Stock Rout Pressures Berkshire's Earnings
Despite worries about slowing growth, Berkshire Hathaway's operating profits increased in the second quarter, but Warren Buffett's conglomerate was not immune to the general market turbulence. Operating earnings for the conglomerate, which include profits from its holding companies, such as insurance, railroads, and utilities, totalled $9.3 billion in the second quarter of 2022. It represented an increase of more than 38% year over year.
- On its investments, however, the corporation reported a $53 billion loss for the quarter
- After the Federal Reserve aggressively raised interest rates during the second quarter, stocks fell into a bear market as investors feared that the aggressive rate hikes would push the economy into a recession
Putting Cash To Work
Warren Buffet often spoke out against the high valuation fetched by many companies over the last years. This prompted Berkshire to hoard a massive cash pile of over $ 105B. The company is now putting its cash to work and has been slowly increasing its holdings in Occidental Petroleum, giving it a 19.4% interest in the company that is currently valued at $10.9 billion.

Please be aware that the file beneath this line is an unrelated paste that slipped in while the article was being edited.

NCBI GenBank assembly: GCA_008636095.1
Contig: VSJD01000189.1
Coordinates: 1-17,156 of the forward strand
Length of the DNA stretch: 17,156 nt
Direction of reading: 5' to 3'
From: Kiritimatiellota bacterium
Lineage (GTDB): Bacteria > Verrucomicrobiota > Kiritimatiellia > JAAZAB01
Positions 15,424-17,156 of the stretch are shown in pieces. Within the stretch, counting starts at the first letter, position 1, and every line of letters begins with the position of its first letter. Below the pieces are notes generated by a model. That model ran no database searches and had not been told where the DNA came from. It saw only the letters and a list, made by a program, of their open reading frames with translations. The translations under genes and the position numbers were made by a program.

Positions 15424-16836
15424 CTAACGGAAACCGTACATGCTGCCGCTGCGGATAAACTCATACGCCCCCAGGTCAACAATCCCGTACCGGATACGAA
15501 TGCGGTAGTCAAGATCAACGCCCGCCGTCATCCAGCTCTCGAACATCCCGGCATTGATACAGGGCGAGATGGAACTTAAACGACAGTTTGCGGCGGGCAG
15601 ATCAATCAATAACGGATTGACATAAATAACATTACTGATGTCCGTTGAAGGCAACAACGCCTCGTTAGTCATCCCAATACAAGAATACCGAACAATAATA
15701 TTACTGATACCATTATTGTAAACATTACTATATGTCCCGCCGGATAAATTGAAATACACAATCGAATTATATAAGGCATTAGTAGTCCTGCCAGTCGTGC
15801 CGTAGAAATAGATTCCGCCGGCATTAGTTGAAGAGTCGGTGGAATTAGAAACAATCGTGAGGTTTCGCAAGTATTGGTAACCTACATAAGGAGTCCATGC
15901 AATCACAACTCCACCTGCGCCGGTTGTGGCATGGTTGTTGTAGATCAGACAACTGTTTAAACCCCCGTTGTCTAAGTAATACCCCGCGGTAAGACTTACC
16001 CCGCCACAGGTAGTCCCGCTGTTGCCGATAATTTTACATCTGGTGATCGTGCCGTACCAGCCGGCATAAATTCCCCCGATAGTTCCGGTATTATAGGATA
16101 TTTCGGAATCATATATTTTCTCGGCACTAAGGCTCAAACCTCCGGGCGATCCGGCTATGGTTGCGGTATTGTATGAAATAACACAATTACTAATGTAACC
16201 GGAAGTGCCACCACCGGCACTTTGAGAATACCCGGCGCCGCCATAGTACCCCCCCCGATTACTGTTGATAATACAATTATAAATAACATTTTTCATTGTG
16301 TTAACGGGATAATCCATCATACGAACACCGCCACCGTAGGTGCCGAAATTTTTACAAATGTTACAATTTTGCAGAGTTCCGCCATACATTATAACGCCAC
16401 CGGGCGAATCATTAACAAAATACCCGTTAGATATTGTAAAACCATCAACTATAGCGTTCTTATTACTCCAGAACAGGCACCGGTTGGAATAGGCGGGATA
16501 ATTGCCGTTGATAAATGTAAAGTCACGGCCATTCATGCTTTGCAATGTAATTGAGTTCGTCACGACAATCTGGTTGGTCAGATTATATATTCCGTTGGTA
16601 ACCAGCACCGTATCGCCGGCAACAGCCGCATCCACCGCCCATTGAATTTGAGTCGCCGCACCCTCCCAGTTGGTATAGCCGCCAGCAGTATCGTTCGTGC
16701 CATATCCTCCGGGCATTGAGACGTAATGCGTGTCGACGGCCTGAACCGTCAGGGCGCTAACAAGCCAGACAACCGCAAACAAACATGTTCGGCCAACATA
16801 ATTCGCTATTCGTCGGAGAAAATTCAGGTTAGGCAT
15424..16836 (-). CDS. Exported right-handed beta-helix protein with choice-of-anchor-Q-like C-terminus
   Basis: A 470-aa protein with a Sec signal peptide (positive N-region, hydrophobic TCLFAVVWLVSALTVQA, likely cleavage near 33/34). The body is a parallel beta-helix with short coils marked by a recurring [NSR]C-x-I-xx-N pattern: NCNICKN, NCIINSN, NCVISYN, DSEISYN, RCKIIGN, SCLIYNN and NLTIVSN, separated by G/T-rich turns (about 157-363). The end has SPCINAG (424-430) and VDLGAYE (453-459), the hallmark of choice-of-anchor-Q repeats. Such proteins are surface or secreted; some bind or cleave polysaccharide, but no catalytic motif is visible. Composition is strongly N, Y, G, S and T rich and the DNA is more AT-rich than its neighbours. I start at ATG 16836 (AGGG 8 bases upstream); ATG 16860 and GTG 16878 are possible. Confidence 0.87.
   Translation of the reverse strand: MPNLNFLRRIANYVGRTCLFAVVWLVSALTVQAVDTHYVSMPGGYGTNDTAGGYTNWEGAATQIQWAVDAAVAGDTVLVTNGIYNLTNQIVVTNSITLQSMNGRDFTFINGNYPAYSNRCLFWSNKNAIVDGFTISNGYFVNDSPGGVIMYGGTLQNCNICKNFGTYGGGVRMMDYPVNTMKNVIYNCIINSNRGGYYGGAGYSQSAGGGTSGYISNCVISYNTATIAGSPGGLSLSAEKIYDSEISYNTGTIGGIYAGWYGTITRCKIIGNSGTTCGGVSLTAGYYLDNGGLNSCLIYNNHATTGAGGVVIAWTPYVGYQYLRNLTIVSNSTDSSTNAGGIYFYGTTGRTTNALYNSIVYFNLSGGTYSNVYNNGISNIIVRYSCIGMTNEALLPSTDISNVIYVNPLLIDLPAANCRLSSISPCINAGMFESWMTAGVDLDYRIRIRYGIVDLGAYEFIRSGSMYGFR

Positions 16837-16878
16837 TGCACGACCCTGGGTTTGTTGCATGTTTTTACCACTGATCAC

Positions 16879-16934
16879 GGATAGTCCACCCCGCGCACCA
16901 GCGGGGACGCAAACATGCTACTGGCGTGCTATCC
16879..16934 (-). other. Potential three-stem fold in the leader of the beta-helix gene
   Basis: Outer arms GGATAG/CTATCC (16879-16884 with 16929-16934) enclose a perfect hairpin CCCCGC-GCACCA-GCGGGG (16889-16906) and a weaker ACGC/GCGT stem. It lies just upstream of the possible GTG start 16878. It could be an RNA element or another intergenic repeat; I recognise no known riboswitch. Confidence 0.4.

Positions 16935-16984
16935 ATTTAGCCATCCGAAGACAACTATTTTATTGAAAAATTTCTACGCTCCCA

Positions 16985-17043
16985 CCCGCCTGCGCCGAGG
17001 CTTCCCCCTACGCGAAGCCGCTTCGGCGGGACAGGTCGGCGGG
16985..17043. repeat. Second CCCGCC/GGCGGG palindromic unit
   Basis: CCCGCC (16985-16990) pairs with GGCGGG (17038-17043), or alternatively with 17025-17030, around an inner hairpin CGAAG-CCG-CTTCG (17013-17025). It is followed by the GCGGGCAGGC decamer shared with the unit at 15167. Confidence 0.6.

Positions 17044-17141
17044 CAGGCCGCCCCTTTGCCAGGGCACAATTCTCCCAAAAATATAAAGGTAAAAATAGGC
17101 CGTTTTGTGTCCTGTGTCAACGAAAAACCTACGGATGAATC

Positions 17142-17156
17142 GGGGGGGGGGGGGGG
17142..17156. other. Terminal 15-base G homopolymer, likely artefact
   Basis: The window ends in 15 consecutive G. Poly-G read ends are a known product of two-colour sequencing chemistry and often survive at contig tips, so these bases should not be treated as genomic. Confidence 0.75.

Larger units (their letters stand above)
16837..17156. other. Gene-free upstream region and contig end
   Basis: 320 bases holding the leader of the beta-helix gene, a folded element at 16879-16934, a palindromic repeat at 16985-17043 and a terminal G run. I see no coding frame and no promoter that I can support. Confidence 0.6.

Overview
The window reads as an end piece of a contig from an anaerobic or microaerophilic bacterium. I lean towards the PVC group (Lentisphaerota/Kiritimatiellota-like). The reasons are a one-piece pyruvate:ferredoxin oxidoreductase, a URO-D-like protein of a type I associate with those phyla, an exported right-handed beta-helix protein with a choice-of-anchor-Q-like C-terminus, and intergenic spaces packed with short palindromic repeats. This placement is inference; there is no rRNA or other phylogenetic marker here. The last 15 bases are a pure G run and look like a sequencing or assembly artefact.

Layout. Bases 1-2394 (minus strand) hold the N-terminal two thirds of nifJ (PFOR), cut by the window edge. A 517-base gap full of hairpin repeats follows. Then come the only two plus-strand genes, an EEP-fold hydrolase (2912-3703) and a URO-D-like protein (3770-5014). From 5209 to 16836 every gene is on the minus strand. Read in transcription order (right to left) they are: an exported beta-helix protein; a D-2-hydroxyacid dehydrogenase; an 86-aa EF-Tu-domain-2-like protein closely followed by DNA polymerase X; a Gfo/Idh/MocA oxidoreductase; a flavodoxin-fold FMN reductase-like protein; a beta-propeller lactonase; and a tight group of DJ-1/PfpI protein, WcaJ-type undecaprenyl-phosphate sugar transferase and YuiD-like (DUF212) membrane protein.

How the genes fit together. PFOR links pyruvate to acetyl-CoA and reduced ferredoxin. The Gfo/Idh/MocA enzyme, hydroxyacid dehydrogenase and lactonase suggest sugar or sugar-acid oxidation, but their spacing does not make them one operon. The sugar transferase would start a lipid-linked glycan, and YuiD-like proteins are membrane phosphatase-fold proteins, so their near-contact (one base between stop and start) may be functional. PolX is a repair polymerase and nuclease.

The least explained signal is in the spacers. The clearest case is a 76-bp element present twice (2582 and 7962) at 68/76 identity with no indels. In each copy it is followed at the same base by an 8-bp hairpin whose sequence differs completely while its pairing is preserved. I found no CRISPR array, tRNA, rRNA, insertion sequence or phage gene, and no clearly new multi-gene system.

- Occidental Petroleum has also been the S&P 500's best-performing stock this year and has seen its price more than double as a result of rising oil prices
- Buffet also agreed to take over Alleghany back in March for $ 11.6B, its largest deal since 2016
After its Vision Fund investments were hurt by the global selloff in technology shares, Japanese technology investor SoftBank on Monday revealed a loss of more than $23 billion (¥3.1 trillion) for the three months ending in June.
- This contrasts with a net loss of 2.1 trillion in the quarter between January and March. For the entire fiscal year that concluded on March 31, SoftBank recorded a record-breaking annual loss of 1.71 trillion
- The disappointing results are a reflection of the global decline in technology shares, which was spurred by rising interest rates and China's crackdown on tech firms
As the pandemic unfolded and many technology companies rose to prominence, SoftBank jumped at the chance to invest heavily in these startups. According to SoftBank's filings, it invested $38 billion from its Vision Fund across 183 firms last year.
Please note that this article does not constitute investment advice in any form. This article is not a research report and is not intended to serve as the basis for any investment decision. All investments involve risk and the past performance of a security or financial product does not guarantee future returns. Investors have to conduct their own research before conducting any transaction. There is always the risk of losing parts or all of your money when you invest in securities or other financial products.